Law Girl Blog: Halloween


I have grown to enjoy Halloween more as an adult than I did as a child. Usually, Halloween falling on a weekend like this year would mean even more fun and excitement for everyone. I love watching my kids’ faces light up with excitement after the weight of their candy bags get heavier after each house they visit. I love the adult get-togethers in my neighbourhood. I love the Halloween events I’ve had the pleasure of attending, often downtown at incredible venues. Not this year. The “hotspots” which currently include Toronto, Peel, Ottawa and York Region will not have trick-or-treating in an effort to avoid an increase in the number of coronavirus numbers.

We continue to be living through a pandemic and COVID fatigue has most certainly set in, with many tired of the ongoing restrictions.

Regardless of your sentiments towards the government’s actions, it’s important for individuals to ensure safety and legal compliance.

Every year, those giving out candy are reminded to ensure proper lights in front of their homes, to provide clear paths free of hazards and to remedy slippery conditions.
Trick-or-treaters are reminded to wear masks that do not impede their ability to see, carry a flashlight in dark areas, wear a jacket in cool weather and try to wear reflective tape to ensure that they are visible. Also, candy/treats should not be consumed until they are properly checked and should be discarded if unwrapped. Motorists are reminded to avoid driving if possible or drive slower and with increased vigilance. These reminders should certainly be considered for those in Ontario that are outside the “hotspots”. Injuries or impairments arising from failing to heed this advice could result in civil lawsuits. At present, there are limits on numbers for indoor gatherings in an effort to stop the spread of COVID-19.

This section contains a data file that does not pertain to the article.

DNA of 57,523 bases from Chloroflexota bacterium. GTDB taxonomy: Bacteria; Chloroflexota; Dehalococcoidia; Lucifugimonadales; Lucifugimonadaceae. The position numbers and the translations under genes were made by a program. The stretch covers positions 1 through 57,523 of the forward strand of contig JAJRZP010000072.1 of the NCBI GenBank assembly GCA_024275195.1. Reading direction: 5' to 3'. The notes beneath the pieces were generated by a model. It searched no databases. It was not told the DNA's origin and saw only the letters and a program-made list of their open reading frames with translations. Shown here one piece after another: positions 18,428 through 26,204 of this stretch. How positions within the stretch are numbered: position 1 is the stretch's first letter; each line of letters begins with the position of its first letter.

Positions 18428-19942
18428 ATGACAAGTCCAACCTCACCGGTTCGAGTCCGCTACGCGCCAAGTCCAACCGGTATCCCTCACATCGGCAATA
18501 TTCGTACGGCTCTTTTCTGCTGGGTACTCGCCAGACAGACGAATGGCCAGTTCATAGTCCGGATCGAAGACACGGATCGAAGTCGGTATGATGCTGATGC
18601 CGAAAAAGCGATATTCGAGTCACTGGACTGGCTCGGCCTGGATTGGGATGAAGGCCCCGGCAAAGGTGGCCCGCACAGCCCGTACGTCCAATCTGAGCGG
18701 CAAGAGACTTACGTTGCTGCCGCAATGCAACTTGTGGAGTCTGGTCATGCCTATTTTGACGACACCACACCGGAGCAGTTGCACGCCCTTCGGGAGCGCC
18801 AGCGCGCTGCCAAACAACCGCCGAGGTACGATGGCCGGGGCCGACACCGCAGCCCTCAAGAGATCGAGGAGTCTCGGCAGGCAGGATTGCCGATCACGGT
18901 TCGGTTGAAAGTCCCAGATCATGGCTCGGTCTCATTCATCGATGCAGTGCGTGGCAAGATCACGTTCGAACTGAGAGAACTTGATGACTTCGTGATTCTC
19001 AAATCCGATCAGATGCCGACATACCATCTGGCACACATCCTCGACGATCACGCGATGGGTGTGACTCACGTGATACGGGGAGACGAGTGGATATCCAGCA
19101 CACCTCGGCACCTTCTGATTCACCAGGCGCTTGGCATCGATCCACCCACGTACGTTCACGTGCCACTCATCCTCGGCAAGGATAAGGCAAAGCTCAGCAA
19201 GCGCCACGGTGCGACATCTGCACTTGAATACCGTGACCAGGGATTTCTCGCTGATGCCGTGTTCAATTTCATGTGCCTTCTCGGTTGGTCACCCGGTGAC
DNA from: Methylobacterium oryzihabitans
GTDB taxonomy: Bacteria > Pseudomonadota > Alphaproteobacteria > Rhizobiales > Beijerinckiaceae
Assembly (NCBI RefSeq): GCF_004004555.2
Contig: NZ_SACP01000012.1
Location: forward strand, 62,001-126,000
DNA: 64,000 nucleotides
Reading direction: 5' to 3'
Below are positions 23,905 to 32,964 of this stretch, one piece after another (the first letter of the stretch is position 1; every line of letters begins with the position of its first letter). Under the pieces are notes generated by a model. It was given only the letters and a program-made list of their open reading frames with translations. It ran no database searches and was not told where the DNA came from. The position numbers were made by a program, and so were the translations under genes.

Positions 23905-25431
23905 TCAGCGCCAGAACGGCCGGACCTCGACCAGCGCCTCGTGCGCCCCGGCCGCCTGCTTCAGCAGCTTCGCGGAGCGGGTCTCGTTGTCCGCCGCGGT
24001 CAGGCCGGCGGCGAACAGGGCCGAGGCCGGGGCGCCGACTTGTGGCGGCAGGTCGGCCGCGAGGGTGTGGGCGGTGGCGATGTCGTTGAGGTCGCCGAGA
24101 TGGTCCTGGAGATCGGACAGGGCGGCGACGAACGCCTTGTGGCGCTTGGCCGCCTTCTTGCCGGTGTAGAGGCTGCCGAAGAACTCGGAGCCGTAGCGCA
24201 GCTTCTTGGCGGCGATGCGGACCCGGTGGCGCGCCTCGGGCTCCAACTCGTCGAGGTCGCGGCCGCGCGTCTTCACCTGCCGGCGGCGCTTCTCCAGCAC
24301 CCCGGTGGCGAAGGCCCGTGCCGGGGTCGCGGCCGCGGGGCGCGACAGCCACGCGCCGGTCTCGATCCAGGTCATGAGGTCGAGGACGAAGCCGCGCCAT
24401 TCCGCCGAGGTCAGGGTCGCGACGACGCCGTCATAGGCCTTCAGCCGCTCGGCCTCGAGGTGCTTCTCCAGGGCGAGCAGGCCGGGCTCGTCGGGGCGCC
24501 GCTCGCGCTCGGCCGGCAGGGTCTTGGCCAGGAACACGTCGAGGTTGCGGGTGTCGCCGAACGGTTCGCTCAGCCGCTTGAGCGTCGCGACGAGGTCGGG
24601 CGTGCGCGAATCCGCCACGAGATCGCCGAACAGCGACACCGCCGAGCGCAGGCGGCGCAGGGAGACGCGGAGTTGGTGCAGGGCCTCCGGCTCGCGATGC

Failure to comply could result in a fine of $750 for attendees and $10,000 for the organizers.

The issue is not just a fine but if someone contracts COVID-19 as a result of the host’s negligence which causes health issues, the host could be held liable. The host’s home insurance policy likely won’t cover claims related to COVID-19 due to exclusionary clauses contained in the policy which will mean that if the claim is successful, the host would be required to pay from their own pocket. My husband and I told the kids that this year we are watching a scary movie on our comfy sofa with throw blankets, popcorn and lots of store bought candy (and dad’s candy limit rule does not apply). I intend on turning the fireplace on but anticipate my husband’s complaints of it being too hot will start about 8 minutes later. Although this is not what we usually do on Halloween, I think each of us are quietly looking forward to a cozy night in with each other…and of course, the candy